A Closer Look E-mail the author

Ideal Recycling
Chris Edwards • 248-396-2240
Chris Edwards and Todd Foster

Ideal Recycling, an asphalt shingle recycling operation in Michigan, was formed in 2006 by partners Chris Edwards and Todd Foster, but dealing with state regulations delayed the opening of the recycling facility until June of 2008.

Edwards explained, “They looked at it as solid waste. It was considered garbage.” That definition meant that the material had to be handled differently than something that was classified as recyclable. Finally, the shingles were classified as “site source separated material” which cleared the way for the recycling to begin.

While Ideal is the first asphalt shingle recycler in Michigan, Edwards said that there are similar companies in 13 or 14 other states, and when he and Foster were researching the process of recycling shingles, they got a lot of help from one company in Maine who is in the business. Even government officials in Maine helped – the head of environmental quality for the state agreed to talk with counterparts in Michigan.

Today, Ideal is taking in shingles from about a half-dozen local roofing companies. Edwards said that while Ideal charges the roofers, “it’s cheaper for them than landfills.” Another benefit is that homeowners may prefer a contractor who recycles over one that hauls everything to a landfill.

When the shingles come in to Ideal, employees sort out the tar paper and other debris, and the shingles are ground. Right now, all the material is manually sorted, but Edwards would like to find a way to streamline the process in the future. Nails are removed after grinding, and the ground shingle material is sold for use in commercial parking lots.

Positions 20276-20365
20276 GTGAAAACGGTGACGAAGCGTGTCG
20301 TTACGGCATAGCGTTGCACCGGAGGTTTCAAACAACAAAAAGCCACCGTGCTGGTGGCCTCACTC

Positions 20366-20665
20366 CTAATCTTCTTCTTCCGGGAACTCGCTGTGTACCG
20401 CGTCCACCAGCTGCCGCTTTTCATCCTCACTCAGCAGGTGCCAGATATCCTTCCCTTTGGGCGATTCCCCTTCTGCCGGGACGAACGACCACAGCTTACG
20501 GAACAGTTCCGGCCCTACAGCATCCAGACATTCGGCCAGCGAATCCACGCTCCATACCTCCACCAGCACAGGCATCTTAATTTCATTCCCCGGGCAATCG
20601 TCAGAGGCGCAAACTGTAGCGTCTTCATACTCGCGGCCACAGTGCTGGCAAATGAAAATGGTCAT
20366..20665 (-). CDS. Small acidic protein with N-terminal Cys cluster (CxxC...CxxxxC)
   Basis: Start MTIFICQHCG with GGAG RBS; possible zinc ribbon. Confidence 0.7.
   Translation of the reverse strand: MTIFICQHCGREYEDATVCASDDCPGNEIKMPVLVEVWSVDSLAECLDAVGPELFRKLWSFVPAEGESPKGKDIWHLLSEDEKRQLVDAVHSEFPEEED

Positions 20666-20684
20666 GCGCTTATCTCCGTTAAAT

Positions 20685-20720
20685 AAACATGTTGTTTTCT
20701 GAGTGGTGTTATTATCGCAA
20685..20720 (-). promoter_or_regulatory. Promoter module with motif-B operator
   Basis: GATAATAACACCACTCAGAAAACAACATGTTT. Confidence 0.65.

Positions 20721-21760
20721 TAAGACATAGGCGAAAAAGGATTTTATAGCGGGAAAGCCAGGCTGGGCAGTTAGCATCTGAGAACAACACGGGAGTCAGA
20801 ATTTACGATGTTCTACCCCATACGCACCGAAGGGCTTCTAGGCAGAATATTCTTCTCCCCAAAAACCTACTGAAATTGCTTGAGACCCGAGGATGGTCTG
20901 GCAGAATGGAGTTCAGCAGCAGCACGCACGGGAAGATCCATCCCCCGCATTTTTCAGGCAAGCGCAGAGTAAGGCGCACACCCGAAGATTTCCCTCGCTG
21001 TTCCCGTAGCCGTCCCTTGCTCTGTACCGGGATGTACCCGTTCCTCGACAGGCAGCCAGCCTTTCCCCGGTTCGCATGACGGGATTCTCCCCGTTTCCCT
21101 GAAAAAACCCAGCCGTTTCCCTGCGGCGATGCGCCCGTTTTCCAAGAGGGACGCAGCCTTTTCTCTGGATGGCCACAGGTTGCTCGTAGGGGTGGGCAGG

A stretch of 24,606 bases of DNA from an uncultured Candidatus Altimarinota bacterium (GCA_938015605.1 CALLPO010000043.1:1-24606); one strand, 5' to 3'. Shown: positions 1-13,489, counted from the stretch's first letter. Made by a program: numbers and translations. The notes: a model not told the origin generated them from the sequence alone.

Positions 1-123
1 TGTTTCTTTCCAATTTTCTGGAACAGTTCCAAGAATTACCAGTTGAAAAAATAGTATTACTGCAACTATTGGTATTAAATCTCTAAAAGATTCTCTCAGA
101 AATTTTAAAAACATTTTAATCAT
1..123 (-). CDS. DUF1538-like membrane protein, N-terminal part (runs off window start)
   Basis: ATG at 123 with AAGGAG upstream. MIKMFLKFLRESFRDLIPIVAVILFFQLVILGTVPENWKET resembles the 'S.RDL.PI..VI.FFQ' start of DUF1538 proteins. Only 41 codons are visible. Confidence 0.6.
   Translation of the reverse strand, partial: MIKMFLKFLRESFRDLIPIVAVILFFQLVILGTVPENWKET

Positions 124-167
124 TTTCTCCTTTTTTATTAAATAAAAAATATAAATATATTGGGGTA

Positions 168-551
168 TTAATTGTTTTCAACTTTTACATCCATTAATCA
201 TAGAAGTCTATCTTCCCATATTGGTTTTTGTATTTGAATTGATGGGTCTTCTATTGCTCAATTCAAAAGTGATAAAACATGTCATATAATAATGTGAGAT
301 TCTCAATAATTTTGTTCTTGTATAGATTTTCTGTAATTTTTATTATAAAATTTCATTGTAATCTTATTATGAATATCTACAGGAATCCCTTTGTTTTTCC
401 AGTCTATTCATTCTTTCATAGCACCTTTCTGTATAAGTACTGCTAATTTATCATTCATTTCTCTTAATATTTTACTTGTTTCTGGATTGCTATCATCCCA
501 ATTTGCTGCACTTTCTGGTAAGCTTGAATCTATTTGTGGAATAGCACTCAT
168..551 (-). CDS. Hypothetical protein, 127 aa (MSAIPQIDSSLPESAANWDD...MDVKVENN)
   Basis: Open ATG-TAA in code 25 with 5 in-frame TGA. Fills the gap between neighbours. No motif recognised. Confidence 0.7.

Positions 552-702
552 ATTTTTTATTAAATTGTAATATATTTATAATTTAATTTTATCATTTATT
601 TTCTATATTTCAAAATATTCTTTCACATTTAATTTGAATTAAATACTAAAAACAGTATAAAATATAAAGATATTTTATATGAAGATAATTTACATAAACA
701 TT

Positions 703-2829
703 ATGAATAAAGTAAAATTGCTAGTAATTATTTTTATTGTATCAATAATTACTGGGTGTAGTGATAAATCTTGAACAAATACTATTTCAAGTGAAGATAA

Edwards said that other markets are possible, including use in roadway material, cold-patch, a road de-icer, and as dust control on unpaved roads. But for now, state regulations limit the use of the material. He also said that asphalt shingle material burns cleaner than coal and produces more BTUs. “It’s a slow process,” Edwards said of working on changing regulations, but “it’s been done in other states.”

Edwards said that the east coast is ahead of Michigan in terms of recycling, because in Michigan “it’s cheaper for the consumer to throw it away.” But a tour of some landfills convinced Edwards that there was too much being discarded that could be recycled. “There’s not a lot that you throw away that can’t be recycled.”

He also said that education is key. People have a negative opinion of asphalt shingles that is hard to change. “We’re fighting opinion instead of fact.” But he admitted that before he got into the business, he was less interested in recycling than he is now. “It’s exciting to me now,” he said.

However, it’s been a challenge to get some of the contractors to understand that the shingles aren’t garbage anymore, and need to be kept separate at the job-site. “We have to recycle 90 percent of what comes into our yard,” Edwards explained. So if there’s too much trash mixed with the shingles, it has to go to a landfill rather than be sorted and recycled. “When we deal directly with the roofers, the loads are cleaner,” he said.

Homeowners also play a role. Edwards said that homeowners sometimes call him to say that they want their shingles recycled, and he would like to see more of that attitude in the future. However, when a dumpster appears in a neighborhood “the whole neighborhood thinks it a trash dumpster” and the loads can be contaminated, even if the homeowner and the roofer have good intentions.

Before founding Ideal, Edwards worked in the automotive industry for 11 years, but ended up moving from job to job as shops closed up. “Todd was a waste hauler,” Edwards said of his business partner. Foster had owned his own waste hauling company, then sold it and worked for someone else, but found that he liked being his own boss.

Looking to the future, Edwards said, “we hope to become a full C&D recycler.”